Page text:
Eddie Izzard and Alex Edelman: Pushing the envelope of stand-up

  • by Jim Gladstone
  • Monday October 16, 2023
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Eddie Izzard (photo: Amanda Searle); Alex Edelman <br>(photo: Instagram)
Eddie Izzard (photo: Amanda Searle); Alex Edelman
(photo: Instagram)

This month, San Francisco audiences can see two of the brainiest comics currently working in full-length solo shows that have radically different structures. First, queer British entertainer Eddie Izzard comes to town with a shapeshifting evening of curlicued free-associative humor.

Then, rising star Alex Edelman arrives for four performances of "Just for Us," his recent Broadway hit that mines unexpected hilarity in probing the limits of empathy, which takes on particular urgency in light of the Middle East's recent turmoil.

Eddie Izzard (photo: Steve Double)  

Generous about identity
In a social media post this past March, the performer widely known as Eddie Izzard let it be known that they had begun to refer to themself as Suzy, a moniker they'd quietly wished for since childhood.

"Going forward I am preferring Suzy, but I don't mind Eddie," wrote Izzard. "And I prefer she/her, but I don't mind he/him. So, no one can really get it wrong. Just follow the Golden Rule in how you treat people and you can't get it wrong."

For public appearances like Izzard's three-night stand at the Orpheum Theater this week, she will still be billed as Eddie, though fans are welcome to use Suzy as well.

So be it, although for Izzard's longtime followers, Polly might have been easier to remember.

After all, Izzard is polymorphous (Fluid in gender and job function, they work as a comedian, actor, author and activist), a polyglot (They perform shows in fluent English, French, German and Spanish and also speak several other languages), and, imminently, a politician.

Izzard, 61, is an announced Labour Party candidate — and likely frontrunner — in the 2024 election for a seat in the British parliament representing the Brighton Pavilion constituency in southeast England.

"I don't want to be like one of these rock musicians who announces one farewell tour after another in order to get people to buy tickets," said Izzard in a recent interview with the Bay Area Reporter, "but this is certainly my last tour before I go into politics. I am probably going to disappear from show business for a while, like Glenda Jackson did when she held office."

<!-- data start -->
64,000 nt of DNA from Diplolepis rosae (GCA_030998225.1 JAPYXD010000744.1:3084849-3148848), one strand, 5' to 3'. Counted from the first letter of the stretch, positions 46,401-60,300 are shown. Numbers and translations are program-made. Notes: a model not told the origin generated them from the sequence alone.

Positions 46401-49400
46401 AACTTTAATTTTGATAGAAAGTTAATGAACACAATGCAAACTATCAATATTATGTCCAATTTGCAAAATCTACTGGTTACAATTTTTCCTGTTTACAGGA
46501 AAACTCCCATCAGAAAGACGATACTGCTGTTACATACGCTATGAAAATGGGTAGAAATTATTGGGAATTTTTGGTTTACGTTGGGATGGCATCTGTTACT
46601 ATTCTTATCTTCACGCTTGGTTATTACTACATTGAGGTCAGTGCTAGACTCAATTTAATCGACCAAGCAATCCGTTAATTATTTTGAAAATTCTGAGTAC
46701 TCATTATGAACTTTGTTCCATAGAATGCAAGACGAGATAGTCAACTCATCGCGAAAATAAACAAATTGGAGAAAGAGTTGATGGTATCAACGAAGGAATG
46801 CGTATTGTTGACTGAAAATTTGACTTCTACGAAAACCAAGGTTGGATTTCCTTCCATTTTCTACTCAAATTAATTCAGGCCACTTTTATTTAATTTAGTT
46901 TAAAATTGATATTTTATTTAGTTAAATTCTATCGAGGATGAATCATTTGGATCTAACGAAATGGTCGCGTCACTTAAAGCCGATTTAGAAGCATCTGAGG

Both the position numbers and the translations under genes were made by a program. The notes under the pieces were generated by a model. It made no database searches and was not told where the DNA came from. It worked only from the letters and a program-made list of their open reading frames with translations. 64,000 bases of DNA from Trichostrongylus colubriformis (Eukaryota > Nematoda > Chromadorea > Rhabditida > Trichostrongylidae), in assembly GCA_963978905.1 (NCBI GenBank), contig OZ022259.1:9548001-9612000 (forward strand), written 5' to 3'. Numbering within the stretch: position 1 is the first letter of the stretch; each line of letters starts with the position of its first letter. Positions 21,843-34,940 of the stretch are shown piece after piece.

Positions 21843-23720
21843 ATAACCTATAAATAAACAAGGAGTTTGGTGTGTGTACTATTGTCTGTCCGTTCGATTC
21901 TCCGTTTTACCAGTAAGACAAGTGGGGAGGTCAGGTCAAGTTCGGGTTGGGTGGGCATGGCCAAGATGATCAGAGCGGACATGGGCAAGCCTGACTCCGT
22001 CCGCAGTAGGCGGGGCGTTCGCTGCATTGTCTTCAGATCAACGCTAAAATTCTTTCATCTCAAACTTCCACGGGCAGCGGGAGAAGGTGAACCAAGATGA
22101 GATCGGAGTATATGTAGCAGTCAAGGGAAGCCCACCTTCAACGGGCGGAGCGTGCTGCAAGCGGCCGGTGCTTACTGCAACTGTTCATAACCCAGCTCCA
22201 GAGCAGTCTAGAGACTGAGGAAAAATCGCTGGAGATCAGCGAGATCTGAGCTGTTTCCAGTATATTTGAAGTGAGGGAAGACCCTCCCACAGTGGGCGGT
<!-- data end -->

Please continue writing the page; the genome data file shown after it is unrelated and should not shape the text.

Revisiting the hits
Farewell or not, the concept for Izzard's current trek, called "The Remix Tour," is very "Eras," showcasing some of the most popular bits and routines from her past 30 years of shows.

This format is, in part, a matter of practicality. In addition to preparing for a political campaign, Izzard has spent much of the past year working on a one-man 21-character performance of Charles Dickens' "Great Expectations" which played in England and Off-Broadway (The script is by Izzard's brother, Mark); so, developing an evening's worth of new material was off the table.

But Izzard, a passionate music fan who was recently thrilled to see the Beatles' fine-tuning and adjustment of songs in Peter Jackson's "Get Back" documentary, isn't just pressing play and unspooling old schtick from memory.

"There are so many ways that bands do their hit songs," said Izzard. "They can do it just like on the record or maybe Madonna will get up and do 'Like A Virgin' in the style of a German torch song.

"I went back through all the old videos to find certain key bits and punchlines that people responded really well to; but I need to find the comedy in them again for myself to keep it alive and keep it from being boring."

To that end, as in all of his past tours, Izzard leans into improvisation, this time using vintage material as waymarks along a freeform path. While fans will recognize excerpts of former routines, including Izzard's classic Death Star Cantina monologue, animal mimicry, and riffs on ancient Greece, they arrive with new twists.